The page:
18 May 2011

So, Monday I wrote about hearing from David and today I am going to write about garden divas. I am sure that I sound nuts, but don't worry, clothes are clean and folded, the house is relatively clean and dinner is on the table each night for Julia and I. So, a bit crazy sounding should be just right.

I had the feeling last week that I could "hear" the garden speaking to me, and yesterday again I felt that connection with my little plot of ground that I so cherished with my larger garden in Indy. It was this connection -- practical and pragmatic as well as spiritual -- that sent me searching for others who experienced the same depth of feeling and introduced me to the Findhorn Foundation and the email group from around the world that I have been in touch with since the early 90's. It is the grounding of spirit that I've relied upon for many years for spiritual sustenance and for a long time did not question. And it is a connection that I feared I had lost in Madison -- this small, very much surrounded by neighbors and traffic patch of garden. It was during my second summer in Madison, working on the garden that I realized the silence of it. Now, really I don't hear, in the conventional sense of hearing, the garden talking to me. (Didn't prince Charles have that "problem"?) But I became aware that I did not have any gut feelings for where plants belongs or what needed to be done. One of the real joys of gardening for me was always to come home from working at the court in Indy and to go into the back garden and putter -- allowing myself to roam from task to task -- cleaning the pond, deadheading, weeding a bit, stirring the compost. Allowing the garden to inform my choice of what to do, what needed to be done. It might sound a bit wonky to those without a connection to gardens or the earth, but the plants would let me know when it was time to dig up and divide, they would let me know where it was that they would like to be moved to. And it wasn't that one of them would tap me on the shoulder, it wasn't anything silly or spooky at all, just a natural flow.

And it was such peace.

And that was missing here in Madison. Yes, it was probably due to change, to moving, to trying so hard to be in tune with Julia and her needs, to David's growing health problems, and my own confusion over work life and vocation. And maybe finding it again, now, for the first time here, is the first fruit of my intention to lie fallow for a year. Maybe I am getting to the place of being open and able to listen. Vulnerable but with feet very much planted in the present.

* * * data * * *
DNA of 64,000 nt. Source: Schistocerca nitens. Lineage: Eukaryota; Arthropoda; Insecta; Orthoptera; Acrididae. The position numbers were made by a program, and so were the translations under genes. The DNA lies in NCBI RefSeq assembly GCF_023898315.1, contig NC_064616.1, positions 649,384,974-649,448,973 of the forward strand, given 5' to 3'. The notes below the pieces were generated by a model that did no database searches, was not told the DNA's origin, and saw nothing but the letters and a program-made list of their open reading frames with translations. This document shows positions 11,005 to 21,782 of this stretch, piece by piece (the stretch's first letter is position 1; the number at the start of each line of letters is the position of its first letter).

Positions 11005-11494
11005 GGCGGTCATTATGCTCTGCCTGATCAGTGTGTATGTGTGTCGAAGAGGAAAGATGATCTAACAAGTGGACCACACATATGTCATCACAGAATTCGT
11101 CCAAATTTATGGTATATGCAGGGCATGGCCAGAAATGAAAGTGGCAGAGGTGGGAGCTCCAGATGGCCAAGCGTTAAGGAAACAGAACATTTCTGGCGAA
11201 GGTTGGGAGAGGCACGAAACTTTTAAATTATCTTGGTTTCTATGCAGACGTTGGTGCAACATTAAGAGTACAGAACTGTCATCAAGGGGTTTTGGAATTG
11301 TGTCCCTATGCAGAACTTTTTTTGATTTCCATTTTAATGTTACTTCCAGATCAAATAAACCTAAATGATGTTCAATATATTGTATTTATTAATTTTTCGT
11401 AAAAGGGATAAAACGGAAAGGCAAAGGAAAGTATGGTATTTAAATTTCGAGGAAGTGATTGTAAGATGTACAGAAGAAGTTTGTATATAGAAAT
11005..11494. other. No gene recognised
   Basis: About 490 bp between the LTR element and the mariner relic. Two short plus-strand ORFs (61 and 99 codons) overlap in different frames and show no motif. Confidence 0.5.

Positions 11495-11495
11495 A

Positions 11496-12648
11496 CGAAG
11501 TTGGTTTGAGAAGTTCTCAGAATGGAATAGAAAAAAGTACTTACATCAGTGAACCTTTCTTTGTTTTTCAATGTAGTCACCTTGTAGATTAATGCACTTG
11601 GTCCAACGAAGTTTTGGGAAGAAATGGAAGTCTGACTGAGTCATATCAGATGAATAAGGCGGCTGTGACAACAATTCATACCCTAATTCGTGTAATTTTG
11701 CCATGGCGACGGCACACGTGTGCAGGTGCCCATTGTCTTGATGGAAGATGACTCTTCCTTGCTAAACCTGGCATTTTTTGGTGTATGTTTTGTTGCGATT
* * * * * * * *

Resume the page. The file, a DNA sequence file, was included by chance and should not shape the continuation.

The garden divas are dancing in my Madison garden and for that I am so grateful.

3 comments:

Anonymous said...

Okay my dear sister, I must admit you do sound a little crazy. You are telling me your garden talks to you and it has for some time now. But maybe that is why I cannot grow a cactus and have it survive. My garden or plants do not talk to me. Maybe that is my problem. Well if it works for you whom am I to say anything. Continue listeming to your garden but please don't talk back. Carol

Sharyn said...

It was my garden that brought me back to health after my divorce. It is said that the plant world actually heals the fragmented emotions of humans, and that they use the negative emotions as compost. That may explain why my trees are now towering into the sky, and why I finally feel sorry for my ex.

Garden away!

Nancy said...

not crazy- connected to the "real" world. I had the same feelings when i worked in my gardens in Maryland. I had hoped to feel that here in california but not so far. i am digging and planting and talking to the plants. actually i did have an interesting thing happen over the winter. right before christmas we were in the parking lot of rite aid and i picked up a broken off branch of a poincetta left in the cold to die. i put it in water and kept it alive all winter, this spring it sprouted new leaves and i planted it in the shaded bed. it is thriving. perhaps my planting and sowing is being used to grow my school kids this year. so not crazy at all Suzanne, just fine.